Growing up Italian in Boston (Roslindale, Massachusetts)

Apr 13, 2015 1324

By Joseph Francis Michael Moscaritolo

I grew up in Roslindale, Massachusetts not far from St. Michael Cemetery. It seemed like everyone Italian was buried at St. Michael Cemetery. This cemetery has very large and fancy tomb stones along with ornate mausoleums.. I lived with my parents and sister on the 2nd floor of my grandparent's house. It was wonderful growing up Italian and I was blessed to live in the same house as my grandparents.

Noni (Colomba Minichiello Moscaritolo) from Grottiminarda, Italy and Grandpa (Giuseppe Moscaritolo) from Mirabella, Italy were very special people who welcomed everyone who came to their home. Every holiday and other Sundays, after their Paisans visited the cemetery, they would come by to visit my grandparents. And me, who loved to be with people, always joined the visit.

Even though they spoke Italian and shame on me for not being able to communicate, I still enjoyed being there. I always had my cheeks pinched and everyone always said how big I was getting. (now that I think back, they never said I was cute) I was always embarrassed to speak Italian and when my Grandmother wanted to teach me, I always said that I did not have to learn. Her response -- someday you will be sorry. And yes Noni, I am.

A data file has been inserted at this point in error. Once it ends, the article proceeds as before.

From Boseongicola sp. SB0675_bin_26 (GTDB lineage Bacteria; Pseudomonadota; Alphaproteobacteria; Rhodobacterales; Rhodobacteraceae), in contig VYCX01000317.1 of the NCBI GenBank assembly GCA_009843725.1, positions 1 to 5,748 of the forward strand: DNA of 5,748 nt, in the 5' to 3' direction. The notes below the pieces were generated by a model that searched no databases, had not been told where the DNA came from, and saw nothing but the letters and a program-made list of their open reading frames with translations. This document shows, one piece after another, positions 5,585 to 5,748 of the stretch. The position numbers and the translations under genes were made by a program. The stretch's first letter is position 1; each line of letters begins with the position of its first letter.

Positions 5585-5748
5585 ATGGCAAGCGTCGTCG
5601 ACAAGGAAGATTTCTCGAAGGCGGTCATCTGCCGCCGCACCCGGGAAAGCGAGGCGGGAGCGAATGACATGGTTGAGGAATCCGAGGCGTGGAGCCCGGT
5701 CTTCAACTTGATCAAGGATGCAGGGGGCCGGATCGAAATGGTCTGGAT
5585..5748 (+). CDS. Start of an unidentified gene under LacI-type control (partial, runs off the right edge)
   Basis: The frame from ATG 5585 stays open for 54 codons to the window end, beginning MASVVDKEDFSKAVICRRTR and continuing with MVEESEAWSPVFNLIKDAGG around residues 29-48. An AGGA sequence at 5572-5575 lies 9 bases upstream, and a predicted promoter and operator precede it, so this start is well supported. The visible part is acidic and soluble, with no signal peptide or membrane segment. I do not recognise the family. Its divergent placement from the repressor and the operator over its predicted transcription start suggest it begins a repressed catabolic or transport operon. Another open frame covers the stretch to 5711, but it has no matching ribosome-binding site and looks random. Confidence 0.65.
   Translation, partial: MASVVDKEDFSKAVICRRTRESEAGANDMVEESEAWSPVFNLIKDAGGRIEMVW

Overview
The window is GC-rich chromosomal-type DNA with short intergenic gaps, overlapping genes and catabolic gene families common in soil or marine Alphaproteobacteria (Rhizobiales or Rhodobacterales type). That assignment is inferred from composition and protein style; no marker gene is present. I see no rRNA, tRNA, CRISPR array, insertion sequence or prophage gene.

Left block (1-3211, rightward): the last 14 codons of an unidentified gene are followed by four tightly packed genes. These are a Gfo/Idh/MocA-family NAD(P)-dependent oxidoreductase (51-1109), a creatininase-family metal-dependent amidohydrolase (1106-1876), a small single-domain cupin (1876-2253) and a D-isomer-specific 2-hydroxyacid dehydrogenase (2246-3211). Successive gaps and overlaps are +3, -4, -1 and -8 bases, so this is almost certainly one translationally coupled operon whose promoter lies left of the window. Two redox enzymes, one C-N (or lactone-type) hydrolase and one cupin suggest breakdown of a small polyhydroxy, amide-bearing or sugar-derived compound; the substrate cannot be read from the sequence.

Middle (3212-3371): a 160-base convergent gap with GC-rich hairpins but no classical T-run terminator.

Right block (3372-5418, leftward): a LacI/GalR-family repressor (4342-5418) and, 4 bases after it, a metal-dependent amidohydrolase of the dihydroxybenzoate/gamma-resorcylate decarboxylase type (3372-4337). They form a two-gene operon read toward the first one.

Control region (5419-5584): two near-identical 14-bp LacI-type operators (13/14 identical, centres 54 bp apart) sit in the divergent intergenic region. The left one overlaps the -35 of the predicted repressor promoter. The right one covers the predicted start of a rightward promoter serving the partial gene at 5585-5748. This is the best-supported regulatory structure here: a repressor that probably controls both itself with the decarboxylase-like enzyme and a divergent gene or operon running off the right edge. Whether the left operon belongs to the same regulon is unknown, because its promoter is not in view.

Well anyway, my Aunts, Uncles, and Cousins would also be at my grandparents house on every holiday and most Sundays. As we all remember, it was the grandparents who held the family together. Once they left us, we could see a difference in everyone getting together. Everyone who visited after the cemetery would take Italian Pastry, homemade wine or fruit with them. Some would take eggs from their chickens or fruit and vegetables from their garden. The homemade cookies and Italian delicacies were the best. Few had cars and most took public transportation. They came from all areas in and around the City of Boston. Memorial Day and Palm Sunday were the biggest days for their visit because of the respect of Palms and flowers being left at the graves.

People would be sitting on the front or back porches. More often we would all be in the back yard or under the grapevine. My Grandfather's homemade wine would always be available. My Grandfather would proudly take most everyone on a tour of his garden and show them the plantings and his greenhouse. He never bought plants because he saved certain seeds from the previous year and started plants in his greenhouse. When you looked at the plantings, the tomatoes and peppers were always in a straight line from all angles.

It always amazed me how much food there was in the house just in case someone dropped over. There was always a salad with cold cuts, variety of cheeses and preserved vinegar peppers with Italian bread. Preserved garden vegetables in the wine cellar from the season before were on the table as an antipasto. My Grandmother could not read English but she could make biscotti, pound cake, knot cookies with sesame seeds and other types of pastry without reading the measurements or directions. So many different recipes were in her mind. All came out in big platters for everyone to enjoy. All of this took place in the afternoon after we had our Sunday 12 noon dinner. Great Italian memories

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